Energy code adoption is assessed based on a quantitative analysis of energy savings impacts within a given state. This provides a greater level of accuracy and replaces the previous approach, which was comprised of a simpler qualitative review of state code titles and provisions.
State Code Adoption Tracking Analysis
The U.S. Department of Energy (DOE) Building Energy Codes Program reviews adoption of energy codes for residential and commercial buildings. State adoption is reviewed based on the national model energy codes–the International Energy Conservation Code (IECC) for residential buildings and Standard 90.1 for commercial buildings (42 USC 6833). DOE analyzes state energy codes to assess the savings associated with code updates. The resulting findings aid model code adoption, and serve as a means of supporting states working to update their energy codes.
A quantitative analysis is performed to assess the energy savings impacts within a given state, resulting in an energy index. For residential, the Energy Index represents the ratio between the whole-building site energy intensity of a state code and that of the 2006 IECC. The underlying energy use intensities (kBtu/ft2-yr) are derived from per-dwelling unit intensities (kBtu/unit-yr) which are aggregated across building types, foundation types, system types, and climate zones using weighting factors based on new-housing permits. For commercial, the Energy Index represents the ratio between the whole-building site energy intensity of a code and that of 90.1-2004. The underlying energy use intensities (kBtu/ft2-yr) are derived from per-building intensities (kBtu/building-yr) which are aggregated across building types and climate zones using weighting factors based on new-building permit data.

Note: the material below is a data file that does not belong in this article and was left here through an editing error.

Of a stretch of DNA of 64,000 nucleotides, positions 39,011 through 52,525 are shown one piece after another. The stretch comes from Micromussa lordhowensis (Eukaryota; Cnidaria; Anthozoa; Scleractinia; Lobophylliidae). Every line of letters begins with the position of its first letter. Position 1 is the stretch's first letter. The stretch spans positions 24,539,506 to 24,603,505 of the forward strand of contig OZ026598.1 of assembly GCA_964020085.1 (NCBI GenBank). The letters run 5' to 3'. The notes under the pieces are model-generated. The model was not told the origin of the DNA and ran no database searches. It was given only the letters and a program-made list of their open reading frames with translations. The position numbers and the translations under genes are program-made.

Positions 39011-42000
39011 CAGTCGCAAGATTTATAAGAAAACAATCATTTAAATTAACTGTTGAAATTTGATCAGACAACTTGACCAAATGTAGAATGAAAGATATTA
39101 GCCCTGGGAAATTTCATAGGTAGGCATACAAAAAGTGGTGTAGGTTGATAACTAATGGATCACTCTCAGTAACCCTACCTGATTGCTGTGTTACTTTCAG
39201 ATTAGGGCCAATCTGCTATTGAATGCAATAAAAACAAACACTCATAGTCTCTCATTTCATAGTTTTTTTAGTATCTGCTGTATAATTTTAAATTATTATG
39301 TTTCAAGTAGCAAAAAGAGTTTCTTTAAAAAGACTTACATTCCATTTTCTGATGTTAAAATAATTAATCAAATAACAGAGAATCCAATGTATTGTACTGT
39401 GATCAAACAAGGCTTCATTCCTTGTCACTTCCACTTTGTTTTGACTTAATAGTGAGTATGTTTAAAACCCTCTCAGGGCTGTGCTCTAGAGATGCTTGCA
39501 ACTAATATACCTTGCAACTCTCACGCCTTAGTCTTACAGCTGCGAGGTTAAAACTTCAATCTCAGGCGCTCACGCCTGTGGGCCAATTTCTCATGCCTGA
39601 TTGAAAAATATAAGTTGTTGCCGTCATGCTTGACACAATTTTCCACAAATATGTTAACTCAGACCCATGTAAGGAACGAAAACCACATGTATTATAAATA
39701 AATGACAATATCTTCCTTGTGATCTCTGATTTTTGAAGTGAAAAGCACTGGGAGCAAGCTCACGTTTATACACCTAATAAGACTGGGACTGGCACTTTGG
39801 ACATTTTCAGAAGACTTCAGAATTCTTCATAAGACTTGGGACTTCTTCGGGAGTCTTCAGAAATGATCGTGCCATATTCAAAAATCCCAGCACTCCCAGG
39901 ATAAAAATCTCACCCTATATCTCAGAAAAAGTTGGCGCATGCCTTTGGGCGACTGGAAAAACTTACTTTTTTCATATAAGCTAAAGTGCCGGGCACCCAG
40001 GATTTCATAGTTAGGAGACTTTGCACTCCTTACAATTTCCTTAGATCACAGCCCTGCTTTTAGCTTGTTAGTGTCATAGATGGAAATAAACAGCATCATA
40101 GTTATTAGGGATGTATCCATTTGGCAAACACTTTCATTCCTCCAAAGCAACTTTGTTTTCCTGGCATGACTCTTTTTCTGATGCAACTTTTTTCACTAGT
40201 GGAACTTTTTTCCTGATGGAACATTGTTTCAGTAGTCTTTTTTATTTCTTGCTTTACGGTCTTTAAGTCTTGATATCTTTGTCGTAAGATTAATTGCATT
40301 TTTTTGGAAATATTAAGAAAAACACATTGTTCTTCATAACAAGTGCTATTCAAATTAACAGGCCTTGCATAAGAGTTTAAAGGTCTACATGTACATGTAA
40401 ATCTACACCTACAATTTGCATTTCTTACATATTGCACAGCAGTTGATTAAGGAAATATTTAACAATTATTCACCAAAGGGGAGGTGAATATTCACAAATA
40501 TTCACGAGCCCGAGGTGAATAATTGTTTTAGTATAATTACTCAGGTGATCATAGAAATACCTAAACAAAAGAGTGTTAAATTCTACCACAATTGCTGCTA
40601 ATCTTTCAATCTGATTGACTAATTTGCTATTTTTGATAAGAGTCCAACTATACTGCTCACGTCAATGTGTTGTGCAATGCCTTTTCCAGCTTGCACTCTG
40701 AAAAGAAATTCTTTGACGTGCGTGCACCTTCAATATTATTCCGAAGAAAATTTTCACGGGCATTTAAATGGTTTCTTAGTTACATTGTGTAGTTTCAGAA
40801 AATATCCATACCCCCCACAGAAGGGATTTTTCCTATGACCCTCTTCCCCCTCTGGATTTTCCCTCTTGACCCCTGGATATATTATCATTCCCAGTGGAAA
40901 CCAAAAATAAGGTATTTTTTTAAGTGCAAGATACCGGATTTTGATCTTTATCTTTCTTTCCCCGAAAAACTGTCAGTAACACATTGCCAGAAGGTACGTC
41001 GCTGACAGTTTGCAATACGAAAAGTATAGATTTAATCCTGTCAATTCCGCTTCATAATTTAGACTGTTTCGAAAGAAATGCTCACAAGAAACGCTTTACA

This comparison allows for a categorization of each state, with categories based on recent editions of the model codes. Any code for which the Energy Index is not more than 1% higher than that of an IECC or Standard 90.1 edition is considered equivalent to that code edition. For states whose codes fundamentally differ from the national model codes, PNNL may consider analysis conducted by others as a basis for its categorization.
Why not show EUI directly instead of an Energy Index relative to the 2006 IECC? There are two primary reasons. First, the Index value is easier to interpret because it directly shows relative performance (i.e., as a fraction or percentage of the 2006 baseline). Second, the EUI values tend to change a bit from year to year (or quarter to quarter) due to improvements in the EnergyPlus simulation tool, bug fixes in DOE's simulation infrastructure, updated site-source conversion factors, differences in construction weighting factors, etc. Index ratios between a given code and the 2006 IECC tend to change much less in such situations, so they avoid the appearance of a state code's performance changing when the state didn't change its code.